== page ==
Nodding Syndrome: Emergence of an Epidemic Neurological disease in post-conflict Uganda
Michael S. Pollanen, Professor and Vice-Chair (Innovation) of Laboratory Medicine and Pathobiology at the University of Toronto
Nodding syndrome (NS) is an epidemic neurologic disorder that emerged as an unprecedented outbreak in 3000 children of the Acholi tribe in northern Uganda. The epidemic occurred in the wake of internal armed conflict with displacement of families into refugee camps in the late 1990s and is ongoing. The cause and pathogenesis of NS is not known. The prevailing theory is that NS is due to chronic infection with the nematode Onchocerca volvulus, the parasite that caused river blindness. We recently discovered that NS is a tauopathy. It has some similarity to the spatiotemporal emergence of the ALS Parkinson dementia complex on the island of Guam in the 1950s. We aim to study the NS epidemic, using a multidisciplinary approach, based on our hypothesis is that NS is caused by a convergence of genetic and environmental factors.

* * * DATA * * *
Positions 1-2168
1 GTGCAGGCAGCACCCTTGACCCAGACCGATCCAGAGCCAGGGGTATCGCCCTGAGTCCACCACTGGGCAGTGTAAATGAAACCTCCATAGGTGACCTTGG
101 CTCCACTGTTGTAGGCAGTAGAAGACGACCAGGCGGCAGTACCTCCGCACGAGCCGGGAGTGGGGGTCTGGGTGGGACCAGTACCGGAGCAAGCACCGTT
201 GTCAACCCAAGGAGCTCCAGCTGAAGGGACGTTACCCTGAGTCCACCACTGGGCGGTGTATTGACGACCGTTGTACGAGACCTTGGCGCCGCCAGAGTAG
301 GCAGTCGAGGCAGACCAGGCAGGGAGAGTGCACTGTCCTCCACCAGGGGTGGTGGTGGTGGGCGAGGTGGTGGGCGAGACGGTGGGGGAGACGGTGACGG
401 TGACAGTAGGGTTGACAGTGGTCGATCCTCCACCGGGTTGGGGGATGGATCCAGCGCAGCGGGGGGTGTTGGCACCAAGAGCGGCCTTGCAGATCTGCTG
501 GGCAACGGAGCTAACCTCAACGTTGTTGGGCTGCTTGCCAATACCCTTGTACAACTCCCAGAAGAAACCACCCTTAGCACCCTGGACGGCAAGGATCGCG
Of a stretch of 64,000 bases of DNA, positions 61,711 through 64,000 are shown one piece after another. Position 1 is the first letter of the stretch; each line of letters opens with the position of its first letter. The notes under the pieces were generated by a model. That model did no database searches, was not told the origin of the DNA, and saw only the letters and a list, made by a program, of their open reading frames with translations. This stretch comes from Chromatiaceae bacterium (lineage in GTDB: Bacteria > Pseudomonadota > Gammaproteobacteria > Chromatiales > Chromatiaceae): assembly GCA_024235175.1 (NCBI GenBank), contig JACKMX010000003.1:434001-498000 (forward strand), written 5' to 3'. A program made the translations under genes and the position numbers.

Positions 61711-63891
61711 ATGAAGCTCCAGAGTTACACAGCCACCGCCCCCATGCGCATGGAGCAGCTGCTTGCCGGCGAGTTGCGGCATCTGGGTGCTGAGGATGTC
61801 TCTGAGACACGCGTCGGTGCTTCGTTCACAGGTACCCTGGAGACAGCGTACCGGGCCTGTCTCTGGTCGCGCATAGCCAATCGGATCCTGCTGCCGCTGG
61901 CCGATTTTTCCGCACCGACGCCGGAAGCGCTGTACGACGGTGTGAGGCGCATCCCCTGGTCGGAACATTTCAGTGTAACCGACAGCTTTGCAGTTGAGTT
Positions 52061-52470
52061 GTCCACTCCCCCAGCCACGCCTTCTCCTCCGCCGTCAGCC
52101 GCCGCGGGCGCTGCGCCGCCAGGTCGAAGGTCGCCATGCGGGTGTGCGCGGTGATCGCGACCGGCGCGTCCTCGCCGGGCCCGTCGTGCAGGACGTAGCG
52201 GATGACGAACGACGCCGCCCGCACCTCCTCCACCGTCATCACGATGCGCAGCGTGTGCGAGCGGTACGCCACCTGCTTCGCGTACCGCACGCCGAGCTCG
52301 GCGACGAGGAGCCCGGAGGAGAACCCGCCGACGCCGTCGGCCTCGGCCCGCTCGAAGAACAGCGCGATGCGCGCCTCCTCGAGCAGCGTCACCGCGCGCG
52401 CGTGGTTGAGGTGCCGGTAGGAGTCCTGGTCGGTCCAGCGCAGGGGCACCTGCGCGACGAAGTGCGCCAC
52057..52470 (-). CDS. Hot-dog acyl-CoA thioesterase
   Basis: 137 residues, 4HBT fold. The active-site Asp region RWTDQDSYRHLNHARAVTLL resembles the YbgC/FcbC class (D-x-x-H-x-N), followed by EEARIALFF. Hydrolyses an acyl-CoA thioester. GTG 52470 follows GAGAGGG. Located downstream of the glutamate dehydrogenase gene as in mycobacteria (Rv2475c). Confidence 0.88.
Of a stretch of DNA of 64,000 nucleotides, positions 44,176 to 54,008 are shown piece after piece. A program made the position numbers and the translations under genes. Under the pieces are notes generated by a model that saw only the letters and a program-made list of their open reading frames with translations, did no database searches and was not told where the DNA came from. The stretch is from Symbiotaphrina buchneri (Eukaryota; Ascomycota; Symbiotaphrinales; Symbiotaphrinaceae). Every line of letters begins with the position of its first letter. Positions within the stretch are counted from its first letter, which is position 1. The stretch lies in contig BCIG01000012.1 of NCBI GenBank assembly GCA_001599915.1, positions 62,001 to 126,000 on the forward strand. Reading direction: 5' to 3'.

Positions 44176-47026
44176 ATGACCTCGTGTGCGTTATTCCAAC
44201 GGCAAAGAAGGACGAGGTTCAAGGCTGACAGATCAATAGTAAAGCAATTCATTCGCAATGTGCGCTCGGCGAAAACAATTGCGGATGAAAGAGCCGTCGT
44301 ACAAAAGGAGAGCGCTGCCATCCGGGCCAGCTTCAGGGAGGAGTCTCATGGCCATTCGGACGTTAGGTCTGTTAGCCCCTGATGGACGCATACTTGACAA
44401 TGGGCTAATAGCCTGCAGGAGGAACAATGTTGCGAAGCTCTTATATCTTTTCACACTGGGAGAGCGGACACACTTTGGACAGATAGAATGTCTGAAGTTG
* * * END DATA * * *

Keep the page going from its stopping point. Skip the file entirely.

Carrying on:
Michael S. Pollanen is Professor and Vice-Chair (Innovation) of Laboratory Medicine and Pathobiology at the University of Toronto and the Chief Forensic Pathologist for Ontario, Canada. He graduated from the University of Toronto with an MD (1999) and PhD (1995) and completed his residency in Pathology in 2003. Professor Pollanen’s main educational focus is training forensic pathologists and strengthening forensic capacity in the Global South. He has been involved in case work or training missions in: Algeria, Bermuda, Cambodia, East Timor, Egypt, Haiti, Iraq, Jamaica, Kazakhstan, Palestine, Thailand, and Uzbekistan. His current research interest is nodding syndrome in Uganda. He has published over 100 papers in peer-reviewed journals. Professor Pollanen is a member of the forensic advisory board of the International Committee of the Red Cross and is a Past President of the International Association of Forensic Science (2015-17).